Summary: Great by Choice by Jim Collins
Summary: Great by Choice by Jim Collins

Summary: Great by Choice by Jim Collins

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In Great by Choice, the research team of Jim Collins, the best-selling author of Good to Great studied over 20,000 companies before the year 2002 to identify 10X companies and what made them great in relative to comparison companies.



10X companies beat its industry index by a minimum of 10 times. Among 10Xers were Amgnen Biomet, Intel, Microsoft, Progressive Insurance, Southwest Airlines and Stryker.

10X companies take full responsibility and when they do this they demonstrate

  1. Fanatic Discipline (e.g. Herb Kellenr of South West Airlines on animating his airline culture)
  2. Empirical Creativity (e.g. Andy Grove of Intel on overcoming prostate cancer while fulfilling his role as CEO)
  3. Productive Paranoia (e.g. Bill Gates of Microsoft on never-ending and careful assessment of risk)

great by choice triangle

The race to South Pole

Jim Collins exemplified 10Xers with Amundsen and Scott, two great explorers of the Anartic adventures, were in the race to be the first to reach the south pole. Amundsen won because of his meticulous preparation for many years and his diligence of his actions.


Fanatic Discipline: The 20 Mile March

20-Mile March addresses the importance of consistency in performing well over a long period of time, rather than a mixture of spectacular jumps and catastrophic falls. A good 20-Mile March has the following features.

  1. Clear performance markers
  2. Self-imposed constraints
  3. Within ability to reach
  4. A proper timeframe that’s long enough


Empirical Creativity: Bullet sand Canonballs

If you make one large cannon ball that is made of all ammunition, but it misses when fired, then you lost all your resources. Instead, you can practice with a series of bullets until you know exactly how and where to hit. Then and only then, you make a canonball with remaining ammunition, hit the larger ship and win the battle.

10X companies fire bullets then cannonballs. Steve Jobs used iPod as first a bullet then a canonball.

  1. A bullet must have little cost or risk, and must be a very good test for what will work.
  2. A canonball must be calibrated by empirical evidence.
  3. 10Xers occasionally fire uncalibrated canonballs, but they’re quick to self-correct.


Productive Paranoia: Leading Above the Line

The death line is a series of criteria, which if a company reaches they’re finished. Productive paranoia is put into three categories: cash reserves, bounding risks and zoom out zoom in.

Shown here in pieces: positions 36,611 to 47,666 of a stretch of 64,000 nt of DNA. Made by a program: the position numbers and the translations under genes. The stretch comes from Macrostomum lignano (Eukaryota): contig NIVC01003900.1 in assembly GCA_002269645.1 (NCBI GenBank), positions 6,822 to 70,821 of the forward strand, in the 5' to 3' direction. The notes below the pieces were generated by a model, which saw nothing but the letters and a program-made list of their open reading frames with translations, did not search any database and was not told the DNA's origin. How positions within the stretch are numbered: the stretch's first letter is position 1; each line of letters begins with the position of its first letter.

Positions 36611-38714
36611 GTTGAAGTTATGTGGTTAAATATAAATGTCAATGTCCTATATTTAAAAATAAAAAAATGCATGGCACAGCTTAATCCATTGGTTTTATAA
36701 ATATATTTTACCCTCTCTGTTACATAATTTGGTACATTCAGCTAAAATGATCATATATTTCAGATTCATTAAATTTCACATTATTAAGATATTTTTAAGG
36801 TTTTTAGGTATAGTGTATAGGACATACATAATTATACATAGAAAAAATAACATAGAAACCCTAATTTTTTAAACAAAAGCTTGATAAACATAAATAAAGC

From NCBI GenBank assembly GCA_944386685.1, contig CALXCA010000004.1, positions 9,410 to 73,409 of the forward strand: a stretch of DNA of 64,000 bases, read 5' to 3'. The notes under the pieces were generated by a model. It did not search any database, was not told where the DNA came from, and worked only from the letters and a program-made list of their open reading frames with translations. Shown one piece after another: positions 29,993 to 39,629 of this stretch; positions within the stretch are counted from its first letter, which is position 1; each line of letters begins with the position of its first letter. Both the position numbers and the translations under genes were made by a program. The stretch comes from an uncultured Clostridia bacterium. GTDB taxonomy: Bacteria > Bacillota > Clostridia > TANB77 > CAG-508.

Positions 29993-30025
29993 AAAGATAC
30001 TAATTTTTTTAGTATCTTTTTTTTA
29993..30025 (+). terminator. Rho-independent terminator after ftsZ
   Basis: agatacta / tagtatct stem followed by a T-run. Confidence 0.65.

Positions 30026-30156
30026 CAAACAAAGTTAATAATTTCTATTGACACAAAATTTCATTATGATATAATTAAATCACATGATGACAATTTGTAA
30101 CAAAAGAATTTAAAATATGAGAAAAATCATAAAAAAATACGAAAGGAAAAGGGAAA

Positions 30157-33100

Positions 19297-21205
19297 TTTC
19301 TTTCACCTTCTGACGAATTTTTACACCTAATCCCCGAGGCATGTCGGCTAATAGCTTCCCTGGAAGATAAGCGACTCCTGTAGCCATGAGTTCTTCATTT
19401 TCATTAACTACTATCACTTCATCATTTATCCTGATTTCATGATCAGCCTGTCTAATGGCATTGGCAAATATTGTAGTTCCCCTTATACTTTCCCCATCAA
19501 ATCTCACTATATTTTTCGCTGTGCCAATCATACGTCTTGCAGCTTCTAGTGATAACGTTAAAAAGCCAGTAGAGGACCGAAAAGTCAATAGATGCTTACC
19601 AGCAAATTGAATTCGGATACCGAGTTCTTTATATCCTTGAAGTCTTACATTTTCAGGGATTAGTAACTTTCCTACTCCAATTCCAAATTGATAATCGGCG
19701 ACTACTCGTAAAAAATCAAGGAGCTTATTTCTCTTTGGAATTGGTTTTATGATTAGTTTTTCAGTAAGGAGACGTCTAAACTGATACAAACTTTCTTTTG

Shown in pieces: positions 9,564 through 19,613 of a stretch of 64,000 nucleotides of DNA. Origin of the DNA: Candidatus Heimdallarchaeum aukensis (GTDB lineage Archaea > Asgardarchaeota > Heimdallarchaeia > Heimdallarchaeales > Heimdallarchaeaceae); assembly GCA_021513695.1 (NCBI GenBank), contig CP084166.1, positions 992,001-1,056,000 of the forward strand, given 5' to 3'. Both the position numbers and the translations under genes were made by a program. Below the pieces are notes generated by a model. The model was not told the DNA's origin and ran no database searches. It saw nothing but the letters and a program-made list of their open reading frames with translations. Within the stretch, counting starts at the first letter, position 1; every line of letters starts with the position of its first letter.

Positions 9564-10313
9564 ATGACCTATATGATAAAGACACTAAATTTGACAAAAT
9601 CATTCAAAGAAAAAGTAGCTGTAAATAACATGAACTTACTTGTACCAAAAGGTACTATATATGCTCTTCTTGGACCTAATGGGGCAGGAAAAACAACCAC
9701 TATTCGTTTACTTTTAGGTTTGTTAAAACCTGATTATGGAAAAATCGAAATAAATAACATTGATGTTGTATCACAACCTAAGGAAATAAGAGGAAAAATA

Cash reserves are shock absorbers in case of the black swan events, events that have a low probability of occurring but carry a disastrous consequences.

10X companies take on far fewer risks than comparison companies do. They are also very conservative to risk and are rarely in a rush. Bounding risks have three groups.

  1. Death line risks – risks that could bring a company to its knees
  2. Asymmetric risks – risks with potential downsides far greater than possible returns
  3. Uncontrollable risks – risks that are outside of the company ability to control

Zoom in and zoom out means constantly assessing the big picture. Then having seen what they are, zooming in and taking massive action.


Operating Practices: SMaC

SMaC stands for Specific, Methodical and Consistent. SMaC recipe is a set of robust operating practices. SMaC recipes are rarely changed by 10X companies, if at all. But they do change it partially when there’s strong empirical evidence.

Intel has long had SMaC recipes and has only changed one of the ingredients so that they moved from memory to micro-processors following the price wars with Japanese manufacturers.. Microsoft was completely devoted to standalone computer until 1994 the Internet becomes ubiquitous. Apple massively decline until the return of Steve Jobs when he resurrected the original recipes Apple used before he was ousted.


The Role of Luck

Luck is far from the only distinction between 10Xers and comparisons. In fact, comparison companies had more good lucks than the 10X companies. Regardless, 10X Companies distinguished themselves by how they handled luck events whether good or bad. So it turns out the ‘greatness’ has shown to be more than just ‘luck’.

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